In September, 18 labor rights organizations launched the “Change Your Shoes” campaign (Cambia le Scarpe in Italian) to highlight the world behind the footwear we put on every morning. They want to show the lack of transparency surrounding a globalized industry that affects all of us. But the campaign has gone — it must be said — a step further, with research that goes to the roots of shoes manufacturing: in Italy.
“A Hard Story of Leather” is the inquiry, made public today, by the New Model Development Center and the Clean Clothes Campaign (readers may know it both for the Change Your Shoes campaign and for its long battle for the victims of the Rana Plaza collapse in Dhaka). The research analyzes the activity of leather tanning and discovers an underworld of insecurity, of four-hour contracts, under-the-table work, blackmail of foreign laborers, and safety and health risks amid a climate where working men and women are afraid to talk because they fear losing their jobs.
And they’re not talking about Bangladesh. No, it’s just around the corner, in the Santa Croce district of Tuscany, between Pisa and Florence, which together with Arzignano, in Veneto, and Solofra, in Campania, are responsible for 88.6 percent of Italian leather production.
The Italian tanning industry is dominated by small businesses (but many of them have been internationalized, from Serbia to Vietnam) in search of cheap leather to sell on the world market. It’s a complex market — closely related to that of beef — in which Italy is well-positioned: The largest exporters of semi-finished leathers are Brazil, the United States and the European Union.
“The E.U. imports almost twice as much as it exports,” according to the report. “The biggest player is Italy, with 76 percent of European imports, which imports mainly from Brazil and the U.S. The Santa Croce district — 240 tanneries supported by over 500 subcontractors — contributes 70 percent of all the leather for shoe soles produced in Europe and 98 percent of those produced in Italy.”
Only in rare cases do the tanneries belong to large international companies. Usually they are small firms, often family-run. The district employs 12,700 people, including workers employed by companies (72 percent of the total) and those employed through temporary employment agencies (28 percent). The latter is often the most problematic. “It’s in the subcontractor workshops where temporary work is concentrated, and where there are frequent cases of labor exploitation,” the report finds.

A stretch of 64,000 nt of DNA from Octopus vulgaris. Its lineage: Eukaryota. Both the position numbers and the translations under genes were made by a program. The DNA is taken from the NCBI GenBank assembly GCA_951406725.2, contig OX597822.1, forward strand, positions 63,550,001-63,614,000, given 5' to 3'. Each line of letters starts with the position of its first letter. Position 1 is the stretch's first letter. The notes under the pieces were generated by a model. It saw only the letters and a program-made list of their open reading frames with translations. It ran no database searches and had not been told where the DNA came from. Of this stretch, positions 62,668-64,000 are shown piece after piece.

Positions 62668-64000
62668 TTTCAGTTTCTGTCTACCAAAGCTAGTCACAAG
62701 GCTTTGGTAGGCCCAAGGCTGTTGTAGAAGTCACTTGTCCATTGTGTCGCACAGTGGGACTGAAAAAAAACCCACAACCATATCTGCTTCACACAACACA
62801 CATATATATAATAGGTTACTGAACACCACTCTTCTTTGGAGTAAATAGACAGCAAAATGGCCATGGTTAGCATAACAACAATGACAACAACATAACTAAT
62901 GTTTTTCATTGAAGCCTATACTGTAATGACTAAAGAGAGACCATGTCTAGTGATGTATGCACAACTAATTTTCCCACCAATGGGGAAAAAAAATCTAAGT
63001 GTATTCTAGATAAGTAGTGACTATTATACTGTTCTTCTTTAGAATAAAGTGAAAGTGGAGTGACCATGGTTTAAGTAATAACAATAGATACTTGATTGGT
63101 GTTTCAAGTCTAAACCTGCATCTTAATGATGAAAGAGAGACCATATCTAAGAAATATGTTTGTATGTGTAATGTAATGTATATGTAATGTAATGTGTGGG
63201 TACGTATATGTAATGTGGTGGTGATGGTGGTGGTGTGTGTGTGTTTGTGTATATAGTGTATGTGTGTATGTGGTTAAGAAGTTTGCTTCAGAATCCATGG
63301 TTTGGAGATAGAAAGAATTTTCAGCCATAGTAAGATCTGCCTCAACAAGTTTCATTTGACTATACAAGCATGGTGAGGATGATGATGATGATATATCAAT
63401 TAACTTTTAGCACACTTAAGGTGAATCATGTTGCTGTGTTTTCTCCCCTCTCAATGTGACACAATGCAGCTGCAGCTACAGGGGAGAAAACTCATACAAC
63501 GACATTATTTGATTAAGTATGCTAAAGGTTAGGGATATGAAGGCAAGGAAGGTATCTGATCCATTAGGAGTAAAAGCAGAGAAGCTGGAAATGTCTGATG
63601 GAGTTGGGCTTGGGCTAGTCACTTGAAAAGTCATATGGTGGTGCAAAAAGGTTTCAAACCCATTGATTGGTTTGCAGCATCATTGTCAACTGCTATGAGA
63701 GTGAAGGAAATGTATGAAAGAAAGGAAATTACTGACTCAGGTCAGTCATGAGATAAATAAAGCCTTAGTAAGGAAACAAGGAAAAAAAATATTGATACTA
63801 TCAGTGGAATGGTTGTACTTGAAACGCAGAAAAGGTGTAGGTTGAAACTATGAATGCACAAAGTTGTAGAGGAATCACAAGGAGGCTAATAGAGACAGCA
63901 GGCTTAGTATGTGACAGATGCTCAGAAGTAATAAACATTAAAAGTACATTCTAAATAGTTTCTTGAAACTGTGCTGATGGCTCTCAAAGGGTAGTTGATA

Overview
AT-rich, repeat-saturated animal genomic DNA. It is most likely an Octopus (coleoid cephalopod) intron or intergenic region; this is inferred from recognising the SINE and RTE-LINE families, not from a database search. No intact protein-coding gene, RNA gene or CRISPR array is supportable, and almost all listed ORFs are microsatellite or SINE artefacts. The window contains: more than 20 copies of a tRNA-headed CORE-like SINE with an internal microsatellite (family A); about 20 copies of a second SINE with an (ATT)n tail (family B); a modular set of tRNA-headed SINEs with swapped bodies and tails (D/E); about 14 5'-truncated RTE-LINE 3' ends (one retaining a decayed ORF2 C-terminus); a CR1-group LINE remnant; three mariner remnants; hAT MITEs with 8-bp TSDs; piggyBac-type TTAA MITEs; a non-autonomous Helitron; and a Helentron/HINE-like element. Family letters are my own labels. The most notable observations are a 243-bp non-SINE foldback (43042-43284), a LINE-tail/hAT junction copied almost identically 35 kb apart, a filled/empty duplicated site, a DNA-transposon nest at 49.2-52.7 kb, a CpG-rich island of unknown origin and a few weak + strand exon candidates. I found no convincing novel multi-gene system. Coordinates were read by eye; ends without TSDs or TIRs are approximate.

In 2012, there were 1,733 temporary workers in the Santa Croce district, but two years later the number doubled: 3,451. So there is more work, but the jobs are increasingly precarious. In 2014, 4,650 new employees found jobs, but only 1,199 were employed by the manufacturers. The temporary employment contracts vary, but some are as short as four hours: “A worker is hired at 8, and at noon he finds himself already out of work.”
Laws have helped businesses, but infractions are common. In Santa Croce, it is “quite normal to work more than the allowed working overtime, making extensive use of hiring and paying under the table. From Jan. 1, 2011, to Dec. 31, 2014, 185 companies were inspected in the district (tanneries and subcontractors) for a total of 1,024 workers. Of these, 70 percent were Italian and 30 percent were immigrants. They found irregularities involving 217 workers, including 116 totally illegal. Forty-three percent of illegal workers were immigrants.”
Yet again, the highest price is paid by foreigners. They filled more than half of the temporary contracts in 2014 (and in the past decade foreign residents in the municipalities of the district have tripled from 5,060 to 14,248). The crisis has further weakened their position.
There are those who rebel, like Amadou, from Senegal, who refuses to “do things that Italians do not do.” But Mario, an Italian temp worker, admits that “the Senegalese are mostly hired where the work health conditions are not optimal: in wet and noisy locations, in strenuous conditions.”